the other half is dwight's free throw woes. just knock down 70% of those freebies and lakers might be 3 or 4 games above 500 right now. as coach mda said, lakers are leaving too many of those on the board. more than x and o's, lakers just have to knock down those open jumpers and those free throws.

 
At Tuesday, December 04, 2012 4:16:00 AM, Blogger David Friedman said...

Jackson888:

I have no problem with team stats like points per possession, though I am not convinced that this particular stat is more meaningful than point differential or defensive field goal percentage; my main issues with the "stat gurus" are (1) that many of them claim that they can precisely (to the tenth of a point!) measure the value of an individual player, (2) that they provide no margin of error for their supposedly advanced statistics and (3) that many of them assert that their statistics are so powerfully accurate that watching games is not only unnecessary but is in fact counterproductive (Dave Berri has explicitly said this, while others have at the very least strongly implied it).

Whether you go by basic stats like ppg (sixth in the NBA) and FG% (seventh in the NBA) or "advanced stats" like "ORtng" (ninth in the NBA) and "efg%" (sixth in the NBA) the Lakers have good offensive rankings so far--better than their defensive ratings (14th in ppg allowed, 12th in defensive field goal percentage, 10th in "DRtng," 12th in defensive "efg%"). The Lakers' offense clearly has room for improvement and it is reasonable to expect that it will improve as Howard becomes healthier and Nash returns to action--but the Lakers' ability to contend for a championship will be directly linked to their ability to play effective defense on a consistent basis, something that they have not done this season.

 
At Tuesday, December 04, 2012 4:23:00 AM, Blogger David Friedman said...

Jackson888:

I agree with you that Bryant is an outstanding (and very underrated) screen/roll player but I still think that the Lakers will be at their best with Nash running the offense as the primary playmaker and Bryant focusing on being a scorer. Bryant will still have many playmaking opportunities even after Nash returns.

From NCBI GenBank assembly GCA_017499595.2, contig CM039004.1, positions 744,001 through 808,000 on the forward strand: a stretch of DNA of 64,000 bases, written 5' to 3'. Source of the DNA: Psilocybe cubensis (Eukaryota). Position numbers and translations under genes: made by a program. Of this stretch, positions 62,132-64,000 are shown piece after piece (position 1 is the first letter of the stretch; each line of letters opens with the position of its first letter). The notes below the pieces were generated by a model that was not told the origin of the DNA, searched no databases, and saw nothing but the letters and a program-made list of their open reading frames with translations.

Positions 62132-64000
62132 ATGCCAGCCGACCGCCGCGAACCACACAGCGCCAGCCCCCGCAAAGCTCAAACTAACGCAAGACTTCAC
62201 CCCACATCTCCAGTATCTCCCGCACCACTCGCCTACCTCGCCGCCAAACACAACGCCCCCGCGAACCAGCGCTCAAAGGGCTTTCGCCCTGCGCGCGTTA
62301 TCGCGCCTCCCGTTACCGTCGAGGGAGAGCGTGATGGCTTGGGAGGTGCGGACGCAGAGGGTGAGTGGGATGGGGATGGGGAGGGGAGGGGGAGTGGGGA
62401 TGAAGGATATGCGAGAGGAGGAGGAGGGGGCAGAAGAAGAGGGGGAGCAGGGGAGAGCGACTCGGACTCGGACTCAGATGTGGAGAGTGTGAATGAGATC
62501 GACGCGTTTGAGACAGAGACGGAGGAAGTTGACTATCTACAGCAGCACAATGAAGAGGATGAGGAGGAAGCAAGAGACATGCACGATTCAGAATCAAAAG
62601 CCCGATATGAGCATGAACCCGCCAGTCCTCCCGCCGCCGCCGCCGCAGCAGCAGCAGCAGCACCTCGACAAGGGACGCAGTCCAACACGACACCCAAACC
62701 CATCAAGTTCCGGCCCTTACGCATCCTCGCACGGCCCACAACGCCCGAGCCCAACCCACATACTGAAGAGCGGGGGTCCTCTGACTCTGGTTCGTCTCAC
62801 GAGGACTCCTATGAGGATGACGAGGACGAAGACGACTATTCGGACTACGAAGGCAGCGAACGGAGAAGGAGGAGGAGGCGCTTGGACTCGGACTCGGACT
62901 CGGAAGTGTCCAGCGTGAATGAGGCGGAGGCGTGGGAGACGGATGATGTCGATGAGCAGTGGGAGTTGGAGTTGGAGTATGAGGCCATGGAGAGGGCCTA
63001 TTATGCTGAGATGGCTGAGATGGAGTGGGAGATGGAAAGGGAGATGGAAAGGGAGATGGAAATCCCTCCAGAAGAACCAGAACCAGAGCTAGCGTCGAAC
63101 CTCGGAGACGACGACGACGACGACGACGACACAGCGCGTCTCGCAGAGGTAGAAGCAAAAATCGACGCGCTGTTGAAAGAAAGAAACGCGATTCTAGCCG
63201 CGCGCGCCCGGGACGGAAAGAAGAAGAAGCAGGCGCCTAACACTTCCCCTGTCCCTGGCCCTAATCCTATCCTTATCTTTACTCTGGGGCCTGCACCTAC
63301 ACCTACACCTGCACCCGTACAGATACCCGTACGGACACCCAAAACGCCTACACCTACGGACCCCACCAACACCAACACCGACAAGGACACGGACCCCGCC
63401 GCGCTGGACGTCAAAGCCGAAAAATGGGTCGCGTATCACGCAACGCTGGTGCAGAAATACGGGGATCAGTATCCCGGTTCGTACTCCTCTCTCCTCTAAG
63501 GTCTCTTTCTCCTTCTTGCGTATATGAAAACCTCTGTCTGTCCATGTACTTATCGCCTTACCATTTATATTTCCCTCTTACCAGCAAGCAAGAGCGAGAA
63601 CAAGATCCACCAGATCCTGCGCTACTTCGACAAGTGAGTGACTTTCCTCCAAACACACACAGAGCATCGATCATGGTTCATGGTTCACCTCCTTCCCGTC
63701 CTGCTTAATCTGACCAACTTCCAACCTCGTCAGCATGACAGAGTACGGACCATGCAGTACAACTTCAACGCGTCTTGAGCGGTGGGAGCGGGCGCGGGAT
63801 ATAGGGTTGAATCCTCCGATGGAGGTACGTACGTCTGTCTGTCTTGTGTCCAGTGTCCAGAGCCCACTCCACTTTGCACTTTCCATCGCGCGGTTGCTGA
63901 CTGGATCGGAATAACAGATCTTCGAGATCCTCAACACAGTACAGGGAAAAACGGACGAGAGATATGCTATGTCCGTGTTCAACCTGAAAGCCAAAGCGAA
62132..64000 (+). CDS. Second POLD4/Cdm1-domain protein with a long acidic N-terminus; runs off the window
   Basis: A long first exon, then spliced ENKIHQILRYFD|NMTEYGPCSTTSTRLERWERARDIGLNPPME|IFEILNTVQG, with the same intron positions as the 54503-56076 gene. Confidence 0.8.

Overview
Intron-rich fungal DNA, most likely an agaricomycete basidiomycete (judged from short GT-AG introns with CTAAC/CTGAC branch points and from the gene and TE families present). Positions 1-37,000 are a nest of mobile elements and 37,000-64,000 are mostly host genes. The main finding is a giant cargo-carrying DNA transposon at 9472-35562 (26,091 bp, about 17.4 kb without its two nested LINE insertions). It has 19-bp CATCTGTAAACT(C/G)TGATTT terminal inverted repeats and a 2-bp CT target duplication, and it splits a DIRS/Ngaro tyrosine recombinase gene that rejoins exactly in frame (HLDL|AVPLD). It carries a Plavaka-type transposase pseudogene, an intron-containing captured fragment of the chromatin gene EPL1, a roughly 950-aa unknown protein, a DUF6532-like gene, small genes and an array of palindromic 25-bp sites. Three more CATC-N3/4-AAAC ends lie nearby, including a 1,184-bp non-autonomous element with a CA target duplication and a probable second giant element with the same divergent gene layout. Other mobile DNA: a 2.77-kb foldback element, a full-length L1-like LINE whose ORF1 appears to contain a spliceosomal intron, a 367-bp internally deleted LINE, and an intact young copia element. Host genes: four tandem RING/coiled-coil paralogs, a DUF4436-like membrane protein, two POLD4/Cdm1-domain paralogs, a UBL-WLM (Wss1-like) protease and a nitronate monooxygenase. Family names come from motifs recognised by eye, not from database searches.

In any case, the Lakers' primary problem is on defense, not on offense. Nash's return will not help the Lakers defensively. Howard must regain his health and D'Antoni must implement a system that enables Howard to feel free to play help defense (after Nash or the other pgs get beaten off of the dribble) because Gasol or another big will help the helper (i.e., pick up Howard's man to prevent an easy dunk/layup). D'Antoni has never focused on defense but he also has never coached defenders like Howard and Bryant. If the Lakers do not implement a sound defensive scheme soon and figure out how to fine tune it down the stretch then they will once again not advance past the second round of the playoffs. The Lakers have championship potential but they obviously do not look like a championship team right now. Howard is about where I expected him to be at this point after back surgery but the injury to the formerly durable Nash is a surprise, as is the lack of productivity by bench players Jamison and Meeks. I did not necessarily think that the Lakers' bench would be great but I definitely did not think that it would be as terrible as it has been so far.